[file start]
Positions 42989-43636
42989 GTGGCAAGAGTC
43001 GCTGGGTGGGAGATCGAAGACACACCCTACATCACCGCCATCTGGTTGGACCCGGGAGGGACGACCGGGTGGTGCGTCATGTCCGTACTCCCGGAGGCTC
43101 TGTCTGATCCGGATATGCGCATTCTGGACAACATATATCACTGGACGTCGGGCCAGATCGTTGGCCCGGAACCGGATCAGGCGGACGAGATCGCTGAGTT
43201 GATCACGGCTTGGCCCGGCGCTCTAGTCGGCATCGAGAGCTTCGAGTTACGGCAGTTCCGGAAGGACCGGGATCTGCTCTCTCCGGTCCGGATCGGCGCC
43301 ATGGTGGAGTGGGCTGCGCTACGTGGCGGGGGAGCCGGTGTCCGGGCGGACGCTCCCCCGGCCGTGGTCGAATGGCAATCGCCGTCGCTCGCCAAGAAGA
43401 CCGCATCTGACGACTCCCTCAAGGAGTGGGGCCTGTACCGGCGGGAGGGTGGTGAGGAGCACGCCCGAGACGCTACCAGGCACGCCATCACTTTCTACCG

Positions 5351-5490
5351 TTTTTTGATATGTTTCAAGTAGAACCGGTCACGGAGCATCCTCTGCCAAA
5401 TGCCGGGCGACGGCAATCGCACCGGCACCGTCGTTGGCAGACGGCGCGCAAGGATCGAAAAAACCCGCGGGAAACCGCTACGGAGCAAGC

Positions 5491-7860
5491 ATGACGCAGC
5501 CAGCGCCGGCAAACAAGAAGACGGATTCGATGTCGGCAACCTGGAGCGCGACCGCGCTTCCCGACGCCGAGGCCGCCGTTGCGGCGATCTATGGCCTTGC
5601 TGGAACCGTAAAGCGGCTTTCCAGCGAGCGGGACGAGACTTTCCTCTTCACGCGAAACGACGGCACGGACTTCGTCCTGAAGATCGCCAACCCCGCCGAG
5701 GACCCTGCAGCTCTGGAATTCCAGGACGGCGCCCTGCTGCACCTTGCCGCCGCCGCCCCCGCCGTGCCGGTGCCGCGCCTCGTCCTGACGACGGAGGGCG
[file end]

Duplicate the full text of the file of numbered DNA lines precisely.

Positions 42989-43636
42989 GTGGCAAGAGTC
43001 GCTGGGTGGGAGATCGAAGACACACCCTACATCACCGCCATCTGGTTGGACCCGGGAGGGACGACCGGGTGGTGCGTCATGTCCGTACTCCCGGAGGCTC
43101 TGTCTGATCCGGATATGCGCATTCTGGACAACATATATCACTGGACGTCGGGCCAGATCGTTGGCCCGGAACCGGATCAGGCGGACGAGATCGCTGAGTT
43201 GATCACGGCTTGGCCCGGCGCTCTAGTCGGCATCGAGAGCTTCGAGTTACGGCAGTTCCGGAAGGACCGGGATCTGCTCTCTCCGGTCCGGATCGGCGCC
43301 ATGGTGGAGTGGGCTGCGCTACGTGGCGGGGGAGCCGGTGTCCGGGCGGACGCTCCCCCGGCCGTGGTCGAATGGCAATCGCCGTCGCTCGCCAAGAAGA
43401 CCGCATCTGACGACTCCCTCAAGGAGTGGGGCCTGTACCGGCGGGAGGGTGGTGAGGAGCACGCCCGAGACGCTACCAGGCACGCCATCACTTTCTACCG

Positions 5351-5490
5351 TTTTTTGATATGTTTCAAGTAGAACCGGTCACGGAGCATCCTCTGCCAAA
5401 TGCCGGGCGACGGCAATCGCACCGGCACCGTCGTTGGCAGACGGCGCGCAAGGATCGAAAAAACCCGCGGGAAACCGCTACGGAGCAAGC

Positions 5491-7860
5491 ATGACGCAGC
5501 CAGCGCCGGCAAACAAGAAGACGGATTCGATGTCGGCAACCTGGAGCGCGACCGCGCTTCCCGACGCCGAGGCCGCCGTTGCGGCGATCTATGGCCTTGC
5601 TGGAACCGTAAAGCGGCTTTCCAGCGAGCGGGACGAGACTTTCCTCTTCACGCGAAACGACGGCACGGACTTCGTCCTGAAGATCGCCAACCCCGCCGAG
5701 GACCCTGCAGCTCTGGAATTCCAGGACGGCGCCCTGCTGCACCTTGCCGCCGCCGCCCCCGCCGTGCCGGTGCCGCGCCTCGTCCTGACGACGGAGGGCG